Greg Hughes - Tuesday Feb. 18, 2014 17:06 ET

Is Canada's Sochi medal haul falling short of expectations?

Country has few days left to equal Vancouver's medal total

Marianne St-Gelais struggles
Marianne St-Gelais has been part of a series of frustrating results for Canadian athletes at Sochi. (Photo by Paul Gilham/Getty Images)
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With the Sochi Olympics closing in on its conclusion, the performance of Canada at these Games is coming into sharper focus. It's a hot button issue for some, but it's important to assess how the country’s done in Sochi. 

So here’s the question: has Canada performed up to expectations in medal wins?

The answer? No, it hasn't.

Of course, many people have differing perspectives on what constitutes success in the context of an Olympics. Some might argue that Canada has still had a pretty solid Games, with seven medals in freestyle skiing and snowboarding, a few surprises in speed skating, and a few near-misses in luge and bobsleigh.

Yet if we are to judge Canada's performance strictly by medal count — more importantly, gold medals — the answer is pretty clear: Sochi is no repeat of Vancouver for Canada, which won a record 14 gold and 26 overall medals.

Going into Sochi, a variety of media outlets made predictions that Canada would become the first nation in Winter Olympics history to actually improve on medal totals after being the host nation at the previous Winter Olympics.

The Associated Press picked Canada to win 31 medals, 13 of them gold, while Sports Illustrated made a similar prediction with 31 medals for Canada, 12 of them gold.

Yet at this point in the Games with just five days remaining, Canada's chances of reaching that medal total are slim. 

In fact, it is possible that Canada may — for the first time since the 1980 Lake Placid Olympics — actually regress in medal totals.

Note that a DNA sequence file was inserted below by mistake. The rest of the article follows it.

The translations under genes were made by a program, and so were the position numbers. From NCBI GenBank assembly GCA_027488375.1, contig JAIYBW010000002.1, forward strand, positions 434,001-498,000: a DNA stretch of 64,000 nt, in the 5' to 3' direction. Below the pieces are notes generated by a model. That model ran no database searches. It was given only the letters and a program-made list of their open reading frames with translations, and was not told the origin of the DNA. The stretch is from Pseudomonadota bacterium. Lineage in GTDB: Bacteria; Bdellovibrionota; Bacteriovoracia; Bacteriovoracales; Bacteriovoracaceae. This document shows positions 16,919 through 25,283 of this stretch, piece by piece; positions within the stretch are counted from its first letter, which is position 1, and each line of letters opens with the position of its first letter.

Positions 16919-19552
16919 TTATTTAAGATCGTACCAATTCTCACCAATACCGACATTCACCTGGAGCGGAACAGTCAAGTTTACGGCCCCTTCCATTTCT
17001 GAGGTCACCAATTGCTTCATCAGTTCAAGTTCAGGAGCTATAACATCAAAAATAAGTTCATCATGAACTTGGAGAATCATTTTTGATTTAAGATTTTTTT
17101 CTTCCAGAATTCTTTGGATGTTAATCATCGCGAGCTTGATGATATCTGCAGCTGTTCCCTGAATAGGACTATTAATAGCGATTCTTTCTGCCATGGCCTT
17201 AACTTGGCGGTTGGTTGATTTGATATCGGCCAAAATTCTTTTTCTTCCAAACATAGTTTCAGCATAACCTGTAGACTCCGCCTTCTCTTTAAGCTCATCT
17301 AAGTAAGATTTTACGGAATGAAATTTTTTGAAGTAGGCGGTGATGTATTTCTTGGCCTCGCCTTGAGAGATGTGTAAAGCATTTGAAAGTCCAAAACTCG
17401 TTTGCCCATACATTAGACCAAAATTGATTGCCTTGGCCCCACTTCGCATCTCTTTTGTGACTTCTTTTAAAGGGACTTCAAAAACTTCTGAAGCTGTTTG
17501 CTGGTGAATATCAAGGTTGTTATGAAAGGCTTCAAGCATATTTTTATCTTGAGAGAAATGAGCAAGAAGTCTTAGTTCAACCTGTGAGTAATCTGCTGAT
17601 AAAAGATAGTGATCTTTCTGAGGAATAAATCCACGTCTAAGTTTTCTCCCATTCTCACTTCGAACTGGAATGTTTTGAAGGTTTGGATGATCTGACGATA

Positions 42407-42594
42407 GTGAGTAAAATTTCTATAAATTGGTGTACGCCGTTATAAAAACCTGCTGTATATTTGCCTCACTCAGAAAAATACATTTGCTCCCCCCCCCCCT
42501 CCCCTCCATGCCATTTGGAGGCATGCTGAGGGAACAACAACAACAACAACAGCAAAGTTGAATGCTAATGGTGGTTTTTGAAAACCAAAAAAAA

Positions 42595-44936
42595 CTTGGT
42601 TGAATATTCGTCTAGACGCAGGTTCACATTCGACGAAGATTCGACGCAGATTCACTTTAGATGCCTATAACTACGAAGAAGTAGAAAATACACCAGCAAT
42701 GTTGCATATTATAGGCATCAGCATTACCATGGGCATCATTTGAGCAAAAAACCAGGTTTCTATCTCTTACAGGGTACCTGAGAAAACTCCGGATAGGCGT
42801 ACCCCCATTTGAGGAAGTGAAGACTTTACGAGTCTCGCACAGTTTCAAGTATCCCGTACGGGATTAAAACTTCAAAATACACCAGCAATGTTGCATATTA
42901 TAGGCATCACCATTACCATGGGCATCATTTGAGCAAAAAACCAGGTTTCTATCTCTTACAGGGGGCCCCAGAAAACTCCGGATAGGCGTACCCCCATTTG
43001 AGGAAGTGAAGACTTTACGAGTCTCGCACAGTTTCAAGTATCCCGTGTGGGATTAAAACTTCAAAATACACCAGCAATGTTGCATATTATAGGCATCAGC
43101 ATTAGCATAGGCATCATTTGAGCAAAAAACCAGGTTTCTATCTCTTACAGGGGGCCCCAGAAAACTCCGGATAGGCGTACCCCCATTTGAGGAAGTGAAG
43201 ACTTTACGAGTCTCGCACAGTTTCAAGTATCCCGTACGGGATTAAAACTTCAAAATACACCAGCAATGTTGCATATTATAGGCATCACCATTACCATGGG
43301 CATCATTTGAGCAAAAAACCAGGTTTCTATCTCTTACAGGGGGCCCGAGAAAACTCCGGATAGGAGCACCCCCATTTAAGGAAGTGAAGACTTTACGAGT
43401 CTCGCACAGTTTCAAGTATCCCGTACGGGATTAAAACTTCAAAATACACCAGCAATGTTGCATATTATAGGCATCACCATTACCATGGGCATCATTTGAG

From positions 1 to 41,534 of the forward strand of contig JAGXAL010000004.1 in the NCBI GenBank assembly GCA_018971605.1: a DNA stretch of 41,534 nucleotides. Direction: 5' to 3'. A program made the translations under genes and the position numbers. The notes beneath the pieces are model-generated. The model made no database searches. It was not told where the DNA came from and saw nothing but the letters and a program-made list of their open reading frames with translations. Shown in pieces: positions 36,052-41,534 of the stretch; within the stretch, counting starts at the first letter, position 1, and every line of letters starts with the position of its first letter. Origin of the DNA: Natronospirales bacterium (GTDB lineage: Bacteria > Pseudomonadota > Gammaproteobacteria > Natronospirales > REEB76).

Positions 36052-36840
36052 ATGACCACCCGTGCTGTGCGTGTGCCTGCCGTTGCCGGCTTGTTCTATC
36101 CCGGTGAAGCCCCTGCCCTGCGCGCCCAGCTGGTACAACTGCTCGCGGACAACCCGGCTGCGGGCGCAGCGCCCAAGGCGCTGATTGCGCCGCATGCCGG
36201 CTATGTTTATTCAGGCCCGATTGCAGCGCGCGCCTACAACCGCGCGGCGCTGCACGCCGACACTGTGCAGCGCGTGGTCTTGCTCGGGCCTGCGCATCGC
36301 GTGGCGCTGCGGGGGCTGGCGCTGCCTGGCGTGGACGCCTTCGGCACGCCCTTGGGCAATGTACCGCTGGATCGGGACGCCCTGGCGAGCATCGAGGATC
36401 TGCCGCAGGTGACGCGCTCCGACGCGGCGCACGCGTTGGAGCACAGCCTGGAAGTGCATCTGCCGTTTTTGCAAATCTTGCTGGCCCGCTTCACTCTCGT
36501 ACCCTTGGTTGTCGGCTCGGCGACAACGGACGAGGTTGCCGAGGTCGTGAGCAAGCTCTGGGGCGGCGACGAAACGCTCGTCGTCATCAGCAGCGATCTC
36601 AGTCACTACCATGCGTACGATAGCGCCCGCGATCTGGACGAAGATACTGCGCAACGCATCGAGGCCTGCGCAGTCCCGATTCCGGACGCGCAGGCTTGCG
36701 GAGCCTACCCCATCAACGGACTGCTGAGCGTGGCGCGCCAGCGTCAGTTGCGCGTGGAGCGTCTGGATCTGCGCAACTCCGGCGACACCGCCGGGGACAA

The consequences of a medal decline are unknown at this point, but there's little doubt that hard questions may need to be asked — specifically by the organizational bodies that fund the Own The Podium program — about Canada's performance in Sochi.

It's also important to point out that finishing off the podium doesn't mean an athlete's performance has been a failure — far from it. Canadians have demonstrated success just by reaching the top 10 in a number of sports and shown great potential for the future in others.

Canada's athletes have done a terrific job in Sochi overall, and it's a testament to a growing belief in their ability to compete on a global scale that our Olympic medal hopes have surged ahead. 

Further, there has also been many instances of just plain bad luck: Canada's Charles Hamelin and Marianne St-Gelais's numerous crashes in short track definitely come to mind.

However, Canada's performance in Sochi can't be brushed off by the Canadian Olympic Committee (COC) just as a string of bad luck and weather-related mishaps. The belief that the COC overpromised and underdelivered on Canada's medal expectations in Sochi gains credibility when you place it alongside Canada's performance at the London 2012 Summer Olympics — an Olympics that also came loaded with very high expectations and a less-than-expected result.

Did we expect too much of our Vancouver medallists to do it again, away from home-field advantage? 

Medal hopes still ahead

With just five days left at the Sochi Olympics, there's still hope for Canada to equal or maybe — just maybe — exceed the country's total in Vancouver. At this point, while 31 medals are unlikely, a total of 24 to 28 is a plausible goal for Canada. 

There's no shortage of contenders for medals in the Games' final days, either. 

Kaillie Humphries of Calgary and Heather Moyse of Summerside, P.E.I., captured gold women's bobsled on Wednesday, while Canada’s men's four-man bobsled teams have a good shot at the podium.

Chris Del Bosco is a solid contender for a medal in men's ski cross, while there's definite medal possibilities in women’s ski cross in Canadian competitors Georgia Simmerling, Kelsey Serwa and Marielle Thompson. 

Short track speed skating still has the women's 1,000 metres and the men's 500 metres, with Valérie Maltais and Marie-Ève Drolet as medal contenders for the women, and Charlie Cournoyer and Olivier Jean for the men. 

The Canadian men have a strong shot at a medal in the men's team pursuit in long track speed skating, with Denny Morrison, Lucas Makowsky and Vincent De Haître anchoring the team. 

Both the men's and women's curling teams, led by Brad Jacobs and Jennifer Jones respectively, are solid contenders for gold medals. And let's not forget the obvious: the men's and women's hockey teams.

Yet at the same time, when the flame goes out on the Sochi Olympics on Sunday, it may be prudent for people interested in the future of amateur sport in Canada to ask hard questions about what our national priorities are going forward for PyeongChang 2018.

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